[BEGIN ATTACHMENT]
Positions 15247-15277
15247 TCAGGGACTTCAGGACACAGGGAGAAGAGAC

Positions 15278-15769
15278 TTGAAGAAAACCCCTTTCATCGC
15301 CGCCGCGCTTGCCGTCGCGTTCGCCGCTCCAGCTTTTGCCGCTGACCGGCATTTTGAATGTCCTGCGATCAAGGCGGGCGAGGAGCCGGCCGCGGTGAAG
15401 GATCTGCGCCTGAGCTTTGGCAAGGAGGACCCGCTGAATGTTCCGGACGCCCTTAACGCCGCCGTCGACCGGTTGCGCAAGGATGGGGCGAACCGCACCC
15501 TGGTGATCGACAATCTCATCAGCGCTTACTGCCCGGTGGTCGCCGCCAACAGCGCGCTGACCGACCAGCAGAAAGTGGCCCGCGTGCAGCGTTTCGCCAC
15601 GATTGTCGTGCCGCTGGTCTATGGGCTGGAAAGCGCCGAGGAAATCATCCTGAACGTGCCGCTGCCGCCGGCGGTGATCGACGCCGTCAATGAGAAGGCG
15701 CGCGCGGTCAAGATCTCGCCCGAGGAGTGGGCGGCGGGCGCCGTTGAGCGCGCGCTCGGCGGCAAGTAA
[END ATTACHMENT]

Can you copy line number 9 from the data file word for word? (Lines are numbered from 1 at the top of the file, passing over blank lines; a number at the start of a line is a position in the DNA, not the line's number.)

15701 CGCGCGGTCAAGATCTCGCCCGAGGAGTGGGCGGCGGGCGCCGTTGAGCGCGCGCTCGGCGGCAAGTAA